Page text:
CESME, Turkey — Supply will be tight for two of the main classes of dry beans grown in Canada, according to an expert.
“I think there is great potential for the pinto bean market to get tight,” said Randy Duckworth, director of worldwide activities for the U.S. Dry Bean Council.
He forecasts total supply from the United States and Canada of 548,969 tonnes, which would be 11 percent smaller than the previous four-year average.
Duckworth said there is a good chance production will be even lower because a lot of farmers in the U.S. made a last minute switch of dry beans to soybeans.
There is strong demand from Mexico, the United States and the Dominican Republic and carryout from the 2015-16 crop will be at the lowest level in a long while.
“The U.S. and Canada pinto bean situation could get very interesting,” he told delegates attending the 2016 Global Pulse Convention.
The black bean situation could also get interesting because of a poor bean harvest in Brazil.
Brazil’s bean acres have fallen 27 percent over the past decade, but that has been counteracted by yields that have risen 31 percent over the same period.
However, yields were disappointing this year because of a combination of early-season drought, late-season flooding and frost.
Marcelo Eduardo Luders, president of the Dry Bean Brazilian Institute, is forecasting 2.85 million tonnes of total dry bean production, down from the January estimate of 3.08 million tonnes.
That falls well short of the country’s annual consumption of 3.35 million tonnes, 67 percent of which is carioca beans.
“We have already lost 95,000 tonnes in black beans and carioca beans,” he said.
“This is a big problem in Brazil.”
Duckworth said no other country produces carioca beans, so they will need to substitute with imports of light speckled kidney, cranberry, pinto and black beans.
“There is potential there for them to have to import a lot of beans, a lot of beans,” he said.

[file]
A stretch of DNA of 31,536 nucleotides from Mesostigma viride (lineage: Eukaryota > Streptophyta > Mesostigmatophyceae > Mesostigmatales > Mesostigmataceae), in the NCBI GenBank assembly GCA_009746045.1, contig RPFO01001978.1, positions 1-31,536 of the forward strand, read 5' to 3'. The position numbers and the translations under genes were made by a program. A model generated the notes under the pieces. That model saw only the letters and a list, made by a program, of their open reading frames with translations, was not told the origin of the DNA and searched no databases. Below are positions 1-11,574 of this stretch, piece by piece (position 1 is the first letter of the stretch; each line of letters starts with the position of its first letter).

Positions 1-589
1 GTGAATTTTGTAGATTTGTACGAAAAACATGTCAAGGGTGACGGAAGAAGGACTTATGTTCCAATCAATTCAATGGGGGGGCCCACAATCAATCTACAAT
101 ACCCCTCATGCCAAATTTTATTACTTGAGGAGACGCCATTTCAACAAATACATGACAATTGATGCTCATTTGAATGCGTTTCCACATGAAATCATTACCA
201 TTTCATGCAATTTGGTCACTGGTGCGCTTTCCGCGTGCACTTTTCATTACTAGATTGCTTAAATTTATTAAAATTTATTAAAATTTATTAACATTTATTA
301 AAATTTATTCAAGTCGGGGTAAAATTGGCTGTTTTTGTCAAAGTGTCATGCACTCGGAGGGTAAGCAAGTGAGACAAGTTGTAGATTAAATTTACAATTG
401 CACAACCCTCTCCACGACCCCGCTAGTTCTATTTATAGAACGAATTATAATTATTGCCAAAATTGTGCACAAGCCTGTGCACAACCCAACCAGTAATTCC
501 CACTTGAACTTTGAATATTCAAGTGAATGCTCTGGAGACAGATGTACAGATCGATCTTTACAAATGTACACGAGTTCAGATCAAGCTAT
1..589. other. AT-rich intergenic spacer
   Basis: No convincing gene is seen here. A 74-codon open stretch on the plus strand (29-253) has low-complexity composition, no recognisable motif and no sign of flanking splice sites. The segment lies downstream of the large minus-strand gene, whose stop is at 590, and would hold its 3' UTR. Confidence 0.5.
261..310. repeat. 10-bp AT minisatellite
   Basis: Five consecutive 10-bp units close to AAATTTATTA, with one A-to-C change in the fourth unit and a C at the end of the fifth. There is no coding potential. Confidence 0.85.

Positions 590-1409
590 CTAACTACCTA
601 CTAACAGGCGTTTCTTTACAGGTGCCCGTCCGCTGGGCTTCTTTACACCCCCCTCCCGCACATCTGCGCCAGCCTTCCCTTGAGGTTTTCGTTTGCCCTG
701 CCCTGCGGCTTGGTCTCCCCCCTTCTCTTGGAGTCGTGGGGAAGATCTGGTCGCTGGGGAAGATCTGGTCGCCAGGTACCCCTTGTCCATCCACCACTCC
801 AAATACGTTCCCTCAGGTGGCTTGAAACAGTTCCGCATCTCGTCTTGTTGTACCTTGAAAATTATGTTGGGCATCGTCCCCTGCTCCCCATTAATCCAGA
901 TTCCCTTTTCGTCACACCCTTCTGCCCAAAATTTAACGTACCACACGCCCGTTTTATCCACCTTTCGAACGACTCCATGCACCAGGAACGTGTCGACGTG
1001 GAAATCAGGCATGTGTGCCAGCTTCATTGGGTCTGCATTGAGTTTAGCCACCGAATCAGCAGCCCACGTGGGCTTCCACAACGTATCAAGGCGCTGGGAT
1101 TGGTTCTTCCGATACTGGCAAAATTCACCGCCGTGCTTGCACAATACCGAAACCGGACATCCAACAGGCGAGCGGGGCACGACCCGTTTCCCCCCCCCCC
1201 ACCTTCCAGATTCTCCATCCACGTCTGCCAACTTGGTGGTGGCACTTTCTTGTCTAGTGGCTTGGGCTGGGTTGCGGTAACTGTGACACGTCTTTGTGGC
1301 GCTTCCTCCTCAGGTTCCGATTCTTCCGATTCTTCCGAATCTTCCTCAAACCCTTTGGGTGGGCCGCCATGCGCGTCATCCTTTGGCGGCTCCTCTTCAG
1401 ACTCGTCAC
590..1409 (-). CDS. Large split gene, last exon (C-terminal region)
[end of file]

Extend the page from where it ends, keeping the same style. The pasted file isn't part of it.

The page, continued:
Brazil imported 150,000 tonnes of beans last year but has bought as much as 312,300 tonnes in previous years.
Duckworth believes much of the current shortfall will be made up by importing black beans because there is decent available supply.
“I expect it will result in a tightening up of those supplies,” he said.
Duckworth initially thought there was going to be a huge carryout of navy beans heading into 2016-17 but there has been good movement of the crop in the waning months of the current crop year.
He sees 266,733 tonnes of supply in the U.S. and Canada, down 21 percent from the previous four-year average.
China has gone from exporting one million tonnes of beans to an estimate of slightly more than 200,000 tonnes for 2016.
“I don’t remember a lower level of exports,” said Duckworth.
Chinese growers are not happy with bean prices and movement.
Duckworth sees 330,000 tonnes of Chinese bean production this year with decreases in dark red kidney and white bean production and increases in light speckled kidney and black beans.
Farmers in Argentina planted a large crop of 1.01 million acres despite low prices because there were lacklustre low corn and soybean prices at the time of planting.
“For the second year in a row, we’ve seen very high planting numbers for Argentina, even though the bean prices have been quite low and the farmers essentially are not making money,” he said.
Argentina produces mainly black and alubia beans. Duckworth said the crop will be harvested soon, but results won’t be good.
“It was really quite an array of weather conditions that hit Argentina this year,” he said.
“Overall it probably dropped production by about 30 percent so far.”
Bean production is also down in South Africa, Zimbabwe and Malawi, which were hit by drought.
Mexico’s crop hasn’t been planted yet. The country has been a big importer of black and pinto beans the last couple of years.
“If Mexico doesn’t have a good crop, they’ll have to import a lot more pinto beans and black beans putting even more pressure on those markets,” said Duckworth.